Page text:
Thesis defense of Lorenza PATRIGNONI,october 26, 2023

Lorenza patrignoni will defend her thesis on October 26, 2023 at 10 a.m., in the JP.DOM lecture hall of the IMS Laboratory on the subject:”Study of the effects of a 5G signal (3.5 GHz) on skin cell stress response”.

“Bioelectromagnetism” combines the biological and physical fields of research, with the aim to assess the mechanisms by which electromagnetic waves interact with living tissues, potentially associated with beneficial or deleterious effects. During the past two decades, this discipline has shown increasing interest given the development in electromagnetic fields (EMF) emitting technologies and its public concern.

Sources of man-made EMF are medical devices (e.g., magnetic resonance imaging), electrical equipment, micro-wave oven, antennas for broadcasting radiofrequency (RF) power, or general public technologies such as mobile and wireless communication, and data transmission. Mobile phones are a particular source of EMF that has rapidly grown in a few years, and that will continue to grow in the next future. To support this development, several generations of communication technologies have succeeded one another from the end of the twentieth century to today. The fifth generation (5G), the last one, was developed to fix network congestion, support media traffic, and provide news services to the society.

All mobile communication technologies belong to the RF range, which runs between 10 MHz and 300 GHz in the electromagnetic spectrum. RF fields are described as non-ionizing radiations since they carry little energy quantities (photons), below the value of 12 eV, which is commonly required to ionize the living material. In particular, the 5G technology will operate at three frequency bands: 700 MHz, 3.5 GHz, and up to the 26 GHz band. For now, the only well-described effect of RF on biological systems is known to be caused by the dielectric relaxation-related tissue heating, on which lie standards for exposure limits. The hypothesis that, environmental RF exposure may induce deleterious effects through the activation of cellular stress, such as apoptosis or oxidative stress response through increased production of reactive oxygen species (ROS), has been widely evaluated. Unfortunately, those results are variable and contradictory. On the other hand, very few information is available on the possible activation of another very sensitive stress signaling pathway linked to the accumulation of misfolded proteins: the endoplasmic reticulum (ER) unfolded protein response (UPR).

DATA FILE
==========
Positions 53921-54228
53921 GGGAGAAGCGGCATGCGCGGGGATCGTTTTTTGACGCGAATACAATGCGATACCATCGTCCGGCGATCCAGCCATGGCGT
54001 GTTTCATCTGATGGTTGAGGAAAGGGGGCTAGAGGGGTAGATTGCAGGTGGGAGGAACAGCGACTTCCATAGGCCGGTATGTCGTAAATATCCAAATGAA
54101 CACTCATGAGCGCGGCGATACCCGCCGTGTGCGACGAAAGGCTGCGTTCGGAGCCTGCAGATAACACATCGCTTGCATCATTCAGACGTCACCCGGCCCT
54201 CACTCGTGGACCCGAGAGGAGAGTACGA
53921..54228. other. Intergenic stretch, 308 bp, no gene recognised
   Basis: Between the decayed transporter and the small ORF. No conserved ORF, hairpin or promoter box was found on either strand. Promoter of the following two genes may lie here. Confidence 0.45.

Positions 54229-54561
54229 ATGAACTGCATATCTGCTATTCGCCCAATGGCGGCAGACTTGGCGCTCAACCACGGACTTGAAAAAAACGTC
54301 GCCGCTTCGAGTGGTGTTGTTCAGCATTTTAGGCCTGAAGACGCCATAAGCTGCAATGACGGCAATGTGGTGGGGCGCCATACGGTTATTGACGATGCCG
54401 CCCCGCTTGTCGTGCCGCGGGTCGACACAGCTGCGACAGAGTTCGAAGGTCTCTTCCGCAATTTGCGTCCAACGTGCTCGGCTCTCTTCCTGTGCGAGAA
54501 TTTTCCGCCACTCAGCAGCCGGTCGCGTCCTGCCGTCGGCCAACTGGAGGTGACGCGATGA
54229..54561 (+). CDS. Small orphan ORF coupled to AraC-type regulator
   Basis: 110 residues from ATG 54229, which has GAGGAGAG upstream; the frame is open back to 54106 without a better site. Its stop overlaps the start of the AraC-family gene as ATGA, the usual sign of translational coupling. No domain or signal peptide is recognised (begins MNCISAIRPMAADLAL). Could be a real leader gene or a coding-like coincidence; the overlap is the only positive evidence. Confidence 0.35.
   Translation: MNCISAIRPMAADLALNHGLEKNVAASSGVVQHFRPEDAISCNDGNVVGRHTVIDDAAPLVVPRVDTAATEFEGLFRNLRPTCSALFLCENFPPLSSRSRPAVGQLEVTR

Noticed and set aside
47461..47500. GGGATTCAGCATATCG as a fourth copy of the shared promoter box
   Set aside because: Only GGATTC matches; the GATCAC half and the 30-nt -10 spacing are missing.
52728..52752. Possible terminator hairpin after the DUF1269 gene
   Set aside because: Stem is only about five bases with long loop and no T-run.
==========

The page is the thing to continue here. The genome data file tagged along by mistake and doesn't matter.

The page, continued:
The aim of my PhD research was to investigate the impact of the new 5G RF signal at 3.5 GHz on mitochondrial and ER stress, in human skin fibroblasts and keratinocytes cells. The choice of skin biologic model is related to the fact that RF absorption within the tissues is decreasing while the frequency increases, making skin one of the main target tissues of RF.

The cells were exposed to RF for 24 hours at three different specific absorption rates (SAR): 0.25, 1, and 4 W/kg. In some set of experiments, cells were pre-irradiated with UV-B in order to investigate the possibility for an interaction between the two physical environmental agents.

The results suggested that 5G modulated radiofrequency at 3.5 GHz, alone or in co-exposure with UV-B, could modulate mitochondrial ROS generation in a cell-specific manner. However, this had no impact on mitochondrial function in terms of membrane potential nor on cell viability, suggesting that the level of ROS was not sufficiently high (no oxidative burst). Finally, the study on the expression of a panel of genes specifically related to ER-stress and apoptosis showed no differentially-expressed genes in human primary fibroblasts, whatever the exposure set-up.

In conclusion, exposure to a 5G RF signal at 3.5 GHz and up to 4 W/kg induced only small changes in ROS production, differently according to cell types, in the presence or absence of UV-B. These changes had no further impact on cell viability. Moreover, the lack of differential expression in genes related to the UPR suggesting that the ER is not sensitive to RF exposure.

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